BL: When I worked on Wall Street, I was doing a lot of research. Although I traded occasionally, I was mainly a scholar. Now I am more an entrepreneur than anything else.
Running your own business is a complex affair and you can be assured I have a lot of things to worry about. We as a small guy are doing a big project. Instead of finding a niche market as small firms usually do, we serve the mass market. In this way we can achieve a much larger scale of success. The good news is we are doing very well. At this very moment, after two weeks since we launched the Tradetrek site, we have 2366 people signed up. We are hoping we can recruit 10,000 users by Thanksgiving. Tradetrek's pageview per day already exceeds 100,000. This is tremendous. This solid performance contributed to our success in raising funding. We broke a record. We got the capital commitment one week after started to raise funds.
The next big thing for us is to build the company to the truly successful and mature stage, namely the IPO. We believe we have a superb product. Building a successful company is totally another matter. We need to prove to the world that our vision can be translated into a great business.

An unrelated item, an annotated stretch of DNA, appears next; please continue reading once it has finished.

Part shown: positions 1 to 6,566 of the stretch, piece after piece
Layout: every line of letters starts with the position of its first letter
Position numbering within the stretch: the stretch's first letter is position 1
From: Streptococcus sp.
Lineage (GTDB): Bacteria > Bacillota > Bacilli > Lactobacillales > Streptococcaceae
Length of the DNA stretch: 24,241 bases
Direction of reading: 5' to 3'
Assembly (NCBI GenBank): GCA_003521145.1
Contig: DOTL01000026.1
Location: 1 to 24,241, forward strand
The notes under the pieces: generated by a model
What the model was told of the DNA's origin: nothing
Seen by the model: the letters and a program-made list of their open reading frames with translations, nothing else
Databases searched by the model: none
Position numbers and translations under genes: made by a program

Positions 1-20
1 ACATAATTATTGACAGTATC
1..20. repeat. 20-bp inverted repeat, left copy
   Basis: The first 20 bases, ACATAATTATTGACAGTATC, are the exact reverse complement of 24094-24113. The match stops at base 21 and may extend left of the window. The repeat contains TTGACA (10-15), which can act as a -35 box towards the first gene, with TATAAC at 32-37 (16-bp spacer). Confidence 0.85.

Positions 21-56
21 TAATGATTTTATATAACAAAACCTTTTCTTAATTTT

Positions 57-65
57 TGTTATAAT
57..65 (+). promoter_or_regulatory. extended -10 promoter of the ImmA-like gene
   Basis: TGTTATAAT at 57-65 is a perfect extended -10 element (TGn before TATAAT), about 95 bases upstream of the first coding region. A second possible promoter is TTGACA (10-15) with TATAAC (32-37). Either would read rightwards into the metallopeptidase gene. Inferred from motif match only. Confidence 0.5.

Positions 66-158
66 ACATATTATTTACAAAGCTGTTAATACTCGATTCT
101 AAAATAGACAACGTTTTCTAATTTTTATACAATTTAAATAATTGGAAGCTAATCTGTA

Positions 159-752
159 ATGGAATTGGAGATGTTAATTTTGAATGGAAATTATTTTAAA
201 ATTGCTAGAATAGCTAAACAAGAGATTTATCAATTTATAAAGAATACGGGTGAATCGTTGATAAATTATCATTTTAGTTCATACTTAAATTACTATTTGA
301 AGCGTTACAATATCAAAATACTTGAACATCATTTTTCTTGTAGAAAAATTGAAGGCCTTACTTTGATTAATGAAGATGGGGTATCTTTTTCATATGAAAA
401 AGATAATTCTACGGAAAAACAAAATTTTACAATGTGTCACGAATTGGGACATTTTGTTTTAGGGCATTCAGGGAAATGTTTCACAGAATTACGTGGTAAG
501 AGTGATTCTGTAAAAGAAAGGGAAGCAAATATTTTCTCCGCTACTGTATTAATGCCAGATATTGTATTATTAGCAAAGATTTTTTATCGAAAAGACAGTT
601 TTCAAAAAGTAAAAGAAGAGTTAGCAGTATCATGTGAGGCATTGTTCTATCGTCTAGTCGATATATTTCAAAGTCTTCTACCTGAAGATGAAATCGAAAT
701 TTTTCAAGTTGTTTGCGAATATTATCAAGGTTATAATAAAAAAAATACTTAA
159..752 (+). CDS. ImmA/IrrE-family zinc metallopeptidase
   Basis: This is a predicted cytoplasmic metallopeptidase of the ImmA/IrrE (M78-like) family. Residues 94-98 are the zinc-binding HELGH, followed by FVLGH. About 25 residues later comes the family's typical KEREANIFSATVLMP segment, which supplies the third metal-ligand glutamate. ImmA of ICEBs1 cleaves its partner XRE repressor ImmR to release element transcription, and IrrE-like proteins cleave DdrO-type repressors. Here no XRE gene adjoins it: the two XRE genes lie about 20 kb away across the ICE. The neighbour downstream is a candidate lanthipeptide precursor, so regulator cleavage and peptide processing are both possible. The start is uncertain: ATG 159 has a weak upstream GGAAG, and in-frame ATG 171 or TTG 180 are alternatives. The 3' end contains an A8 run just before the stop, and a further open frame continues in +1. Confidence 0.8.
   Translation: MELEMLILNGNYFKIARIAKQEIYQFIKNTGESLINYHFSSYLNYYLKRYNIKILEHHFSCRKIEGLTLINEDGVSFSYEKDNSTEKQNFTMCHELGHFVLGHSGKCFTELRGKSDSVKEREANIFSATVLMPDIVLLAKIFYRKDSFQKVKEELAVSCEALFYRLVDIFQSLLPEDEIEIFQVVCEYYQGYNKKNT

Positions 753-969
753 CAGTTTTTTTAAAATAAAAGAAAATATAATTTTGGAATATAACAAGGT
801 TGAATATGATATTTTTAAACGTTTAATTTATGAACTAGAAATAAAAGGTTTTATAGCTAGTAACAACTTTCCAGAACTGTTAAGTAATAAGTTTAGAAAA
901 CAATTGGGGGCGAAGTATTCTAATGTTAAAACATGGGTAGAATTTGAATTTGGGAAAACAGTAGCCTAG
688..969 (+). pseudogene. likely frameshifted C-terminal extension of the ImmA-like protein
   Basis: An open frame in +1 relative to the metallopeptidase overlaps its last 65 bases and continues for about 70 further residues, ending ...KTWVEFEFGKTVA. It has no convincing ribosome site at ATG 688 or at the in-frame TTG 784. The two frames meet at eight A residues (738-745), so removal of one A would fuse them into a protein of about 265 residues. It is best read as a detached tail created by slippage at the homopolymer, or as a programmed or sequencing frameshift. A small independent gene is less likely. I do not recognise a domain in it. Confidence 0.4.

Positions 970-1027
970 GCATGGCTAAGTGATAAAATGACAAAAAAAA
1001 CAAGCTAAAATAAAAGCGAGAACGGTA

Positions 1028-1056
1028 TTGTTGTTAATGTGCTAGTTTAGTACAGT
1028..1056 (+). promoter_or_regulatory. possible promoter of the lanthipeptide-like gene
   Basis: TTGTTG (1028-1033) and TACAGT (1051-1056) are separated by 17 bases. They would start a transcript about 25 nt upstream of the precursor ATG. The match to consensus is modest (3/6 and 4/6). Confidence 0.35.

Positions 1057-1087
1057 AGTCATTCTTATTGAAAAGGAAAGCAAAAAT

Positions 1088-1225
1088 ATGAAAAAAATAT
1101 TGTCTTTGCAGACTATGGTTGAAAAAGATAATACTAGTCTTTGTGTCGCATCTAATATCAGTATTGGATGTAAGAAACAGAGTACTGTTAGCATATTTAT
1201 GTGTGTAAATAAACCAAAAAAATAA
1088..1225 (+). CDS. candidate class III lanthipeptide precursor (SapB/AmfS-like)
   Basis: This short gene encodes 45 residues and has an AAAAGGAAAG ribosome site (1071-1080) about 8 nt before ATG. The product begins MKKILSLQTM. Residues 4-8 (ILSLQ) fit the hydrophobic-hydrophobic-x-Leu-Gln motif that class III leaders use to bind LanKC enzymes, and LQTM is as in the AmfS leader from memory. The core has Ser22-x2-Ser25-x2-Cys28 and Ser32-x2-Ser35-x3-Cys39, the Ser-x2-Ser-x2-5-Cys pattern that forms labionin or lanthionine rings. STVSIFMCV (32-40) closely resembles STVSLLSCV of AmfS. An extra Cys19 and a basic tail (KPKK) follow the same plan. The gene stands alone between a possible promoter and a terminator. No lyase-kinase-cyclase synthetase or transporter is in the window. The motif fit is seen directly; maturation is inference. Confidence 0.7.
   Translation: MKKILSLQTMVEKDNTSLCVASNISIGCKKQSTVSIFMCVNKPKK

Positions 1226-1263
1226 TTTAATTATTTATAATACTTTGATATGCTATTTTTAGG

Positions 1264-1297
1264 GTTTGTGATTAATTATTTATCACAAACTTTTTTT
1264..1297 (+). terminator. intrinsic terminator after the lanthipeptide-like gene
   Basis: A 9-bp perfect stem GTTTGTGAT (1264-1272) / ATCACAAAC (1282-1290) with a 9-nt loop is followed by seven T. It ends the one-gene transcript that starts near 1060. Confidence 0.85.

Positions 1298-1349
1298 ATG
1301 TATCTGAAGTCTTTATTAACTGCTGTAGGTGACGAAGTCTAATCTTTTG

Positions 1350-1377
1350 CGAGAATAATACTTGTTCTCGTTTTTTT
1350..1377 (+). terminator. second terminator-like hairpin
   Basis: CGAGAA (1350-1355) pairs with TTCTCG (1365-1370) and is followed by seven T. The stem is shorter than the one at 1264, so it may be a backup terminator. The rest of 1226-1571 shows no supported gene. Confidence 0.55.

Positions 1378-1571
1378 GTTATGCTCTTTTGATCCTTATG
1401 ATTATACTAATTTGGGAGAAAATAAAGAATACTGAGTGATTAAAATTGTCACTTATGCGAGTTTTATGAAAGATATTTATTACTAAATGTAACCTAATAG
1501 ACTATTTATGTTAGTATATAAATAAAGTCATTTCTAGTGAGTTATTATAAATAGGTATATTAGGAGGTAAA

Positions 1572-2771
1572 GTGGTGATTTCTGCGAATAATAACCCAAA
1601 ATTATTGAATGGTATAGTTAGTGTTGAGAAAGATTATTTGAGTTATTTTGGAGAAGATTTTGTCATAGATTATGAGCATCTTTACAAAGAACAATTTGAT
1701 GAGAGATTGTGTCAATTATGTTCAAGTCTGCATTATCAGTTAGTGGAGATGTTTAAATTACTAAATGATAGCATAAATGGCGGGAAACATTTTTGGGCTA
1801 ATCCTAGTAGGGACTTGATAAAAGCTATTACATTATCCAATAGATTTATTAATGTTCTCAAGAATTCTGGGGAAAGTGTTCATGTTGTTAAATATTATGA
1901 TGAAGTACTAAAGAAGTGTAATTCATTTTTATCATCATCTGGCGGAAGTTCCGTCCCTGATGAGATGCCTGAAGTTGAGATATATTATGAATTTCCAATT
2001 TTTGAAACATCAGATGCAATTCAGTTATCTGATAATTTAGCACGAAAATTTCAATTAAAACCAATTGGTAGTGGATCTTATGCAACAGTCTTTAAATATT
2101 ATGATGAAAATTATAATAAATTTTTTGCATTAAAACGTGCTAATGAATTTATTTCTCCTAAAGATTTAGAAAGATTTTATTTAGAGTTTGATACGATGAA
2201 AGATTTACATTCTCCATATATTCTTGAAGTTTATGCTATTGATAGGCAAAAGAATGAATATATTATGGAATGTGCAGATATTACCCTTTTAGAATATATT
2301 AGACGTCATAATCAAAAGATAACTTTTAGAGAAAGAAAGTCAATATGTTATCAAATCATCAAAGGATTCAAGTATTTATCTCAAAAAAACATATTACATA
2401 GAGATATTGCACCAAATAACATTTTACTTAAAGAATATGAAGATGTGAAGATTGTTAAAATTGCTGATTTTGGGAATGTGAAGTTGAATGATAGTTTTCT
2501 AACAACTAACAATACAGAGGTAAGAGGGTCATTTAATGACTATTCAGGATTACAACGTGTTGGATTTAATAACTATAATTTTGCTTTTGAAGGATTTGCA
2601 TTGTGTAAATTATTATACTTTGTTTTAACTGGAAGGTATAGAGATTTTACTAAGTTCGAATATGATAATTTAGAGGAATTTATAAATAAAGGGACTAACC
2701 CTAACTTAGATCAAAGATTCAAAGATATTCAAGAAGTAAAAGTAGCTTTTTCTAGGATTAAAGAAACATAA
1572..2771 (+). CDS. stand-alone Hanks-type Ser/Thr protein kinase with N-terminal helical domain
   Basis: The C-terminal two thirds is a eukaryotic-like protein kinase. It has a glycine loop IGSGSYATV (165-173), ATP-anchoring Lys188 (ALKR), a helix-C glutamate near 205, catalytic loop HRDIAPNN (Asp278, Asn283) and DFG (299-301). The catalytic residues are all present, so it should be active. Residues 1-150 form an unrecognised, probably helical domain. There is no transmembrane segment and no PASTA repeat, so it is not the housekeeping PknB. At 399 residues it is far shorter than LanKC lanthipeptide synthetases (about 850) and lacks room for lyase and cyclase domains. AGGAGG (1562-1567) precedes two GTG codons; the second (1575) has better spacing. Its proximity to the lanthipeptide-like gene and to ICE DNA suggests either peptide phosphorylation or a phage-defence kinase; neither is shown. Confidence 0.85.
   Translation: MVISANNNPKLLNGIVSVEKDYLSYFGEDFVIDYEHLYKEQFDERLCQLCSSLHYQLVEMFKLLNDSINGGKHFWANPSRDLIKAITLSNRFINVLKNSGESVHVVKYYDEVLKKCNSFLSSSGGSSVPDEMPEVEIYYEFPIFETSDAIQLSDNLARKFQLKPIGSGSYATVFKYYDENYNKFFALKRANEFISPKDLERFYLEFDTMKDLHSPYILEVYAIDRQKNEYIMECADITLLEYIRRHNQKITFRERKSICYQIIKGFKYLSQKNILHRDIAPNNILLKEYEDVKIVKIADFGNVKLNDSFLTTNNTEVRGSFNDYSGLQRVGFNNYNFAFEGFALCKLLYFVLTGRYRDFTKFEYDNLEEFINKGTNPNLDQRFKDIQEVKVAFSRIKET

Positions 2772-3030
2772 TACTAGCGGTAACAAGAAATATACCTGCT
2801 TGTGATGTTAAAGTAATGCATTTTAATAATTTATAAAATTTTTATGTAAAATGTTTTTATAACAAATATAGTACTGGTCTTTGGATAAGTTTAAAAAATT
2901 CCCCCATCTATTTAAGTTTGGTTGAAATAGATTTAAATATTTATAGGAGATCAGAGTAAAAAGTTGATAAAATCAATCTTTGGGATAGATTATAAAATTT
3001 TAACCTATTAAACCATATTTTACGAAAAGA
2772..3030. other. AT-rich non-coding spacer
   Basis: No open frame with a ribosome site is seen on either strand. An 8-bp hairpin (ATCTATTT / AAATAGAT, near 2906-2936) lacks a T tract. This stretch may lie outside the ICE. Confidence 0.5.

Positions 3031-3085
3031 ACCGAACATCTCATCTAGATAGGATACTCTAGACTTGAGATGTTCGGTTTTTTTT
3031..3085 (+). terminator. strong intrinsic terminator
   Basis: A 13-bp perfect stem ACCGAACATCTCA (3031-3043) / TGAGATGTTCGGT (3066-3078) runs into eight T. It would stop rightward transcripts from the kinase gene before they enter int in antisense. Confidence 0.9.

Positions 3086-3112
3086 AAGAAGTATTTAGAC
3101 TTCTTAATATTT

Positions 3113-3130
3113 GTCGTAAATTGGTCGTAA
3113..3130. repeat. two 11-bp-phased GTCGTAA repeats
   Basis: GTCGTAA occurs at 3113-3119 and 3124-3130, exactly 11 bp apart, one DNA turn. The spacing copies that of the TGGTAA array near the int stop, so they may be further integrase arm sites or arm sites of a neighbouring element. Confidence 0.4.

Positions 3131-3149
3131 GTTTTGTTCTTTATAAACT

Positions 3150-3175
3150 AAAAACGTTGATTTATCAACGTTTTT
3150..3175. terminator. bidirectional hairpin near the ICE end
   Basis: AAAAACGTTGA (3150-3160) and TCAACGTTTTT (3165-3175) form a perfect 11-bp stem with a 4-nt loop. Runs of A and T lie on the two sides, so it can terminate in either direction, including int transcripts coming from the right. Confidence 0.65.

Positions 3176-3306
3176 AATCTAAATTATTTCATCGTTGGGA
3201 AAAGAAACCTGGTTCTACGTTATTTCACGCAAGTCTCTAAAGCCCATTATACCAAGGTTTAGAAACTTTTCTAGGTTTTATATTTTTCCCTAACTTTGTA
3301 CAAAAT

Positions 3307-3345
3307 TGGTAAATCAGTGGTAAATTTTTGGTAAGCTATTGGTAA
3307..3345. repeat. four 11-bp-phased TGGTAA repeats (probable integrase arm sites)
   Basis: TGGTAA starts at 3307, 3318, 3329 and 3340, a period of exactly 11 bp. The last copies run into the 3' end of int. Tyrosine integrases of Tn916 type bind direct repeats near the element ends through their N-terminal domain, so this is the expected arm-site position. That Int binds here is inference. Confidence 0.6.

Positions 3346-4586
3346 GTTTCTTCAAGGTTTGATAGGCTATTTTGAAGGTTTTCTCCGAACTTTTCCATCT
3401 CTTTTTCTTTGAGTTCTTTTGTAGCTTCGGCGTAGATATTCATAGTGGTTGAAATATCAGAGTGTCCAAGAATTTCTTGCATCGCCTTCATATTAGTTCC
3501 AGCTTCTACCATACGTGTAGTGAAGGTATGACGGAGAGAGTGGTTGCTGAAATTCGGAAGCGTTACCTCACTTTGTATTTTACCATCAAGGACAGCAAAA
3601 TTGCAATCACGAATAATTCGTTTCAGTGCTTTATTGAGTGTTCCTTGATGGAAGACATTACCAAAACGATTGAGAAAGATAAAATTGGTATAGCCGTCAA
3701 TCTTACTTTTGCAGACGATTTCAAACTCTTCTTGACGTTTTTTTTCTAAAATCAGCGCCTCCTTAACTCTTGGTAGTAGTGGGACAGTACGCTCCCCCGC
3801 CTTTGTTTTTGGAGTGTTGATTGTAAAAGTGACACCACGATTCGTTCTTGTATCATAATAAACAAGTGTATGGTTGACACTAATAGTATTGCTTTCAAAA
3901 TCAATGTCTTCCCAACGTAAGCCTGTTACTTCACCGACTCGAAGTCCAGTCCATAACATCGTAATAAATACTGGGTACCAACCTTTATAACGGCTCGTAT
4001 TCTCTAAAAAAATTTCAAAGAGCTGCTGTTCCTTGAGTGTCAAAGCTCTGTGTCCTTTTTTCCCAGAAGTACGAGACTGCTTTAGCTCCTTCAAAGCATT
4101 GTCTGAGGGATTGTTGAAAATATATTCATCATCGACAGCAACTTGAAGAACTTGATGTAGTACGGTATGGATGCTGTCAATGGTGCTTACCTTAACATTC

XL: Let's talk about our second topic. What do you think we as alumni can do for USTC?
BL: We are planning to go public in two years. At that time, we would definitely donate money to USTC. There lots of other things we can do. For example, we can give lectures on Internet and finance in USTC. We sometimes meet top leaders from China and I will remind them not to forget about USTC.
From USTC's point of view, it is better to relocate to Beijing or Pudong. Those places are where the action is. But from the government's point of view, it is better to keep USTC in Hefei. The fact that USTC is in Hefei has a huge impact on surrounding areas. It all depends on from where you are looking at the situation.
XL: From our previous interviews, an idea came up that AF work with some companies owned by alumni to offer some summer internship positions. Are you interested? What kind of skills will you be looking for?
BL: Summer internship is very important to starters. Without good experience, you can't find good jobs. We are planning to grant some summer internship positions. USTC students and alumni are especially welcome. We like people who are smart, can work hard and have Internet and database skills. Since Tradetrek is a financial web site, some basic finance knowledge will be helpful. Engineering, economics, physics, computer, business and other related majors are preferred.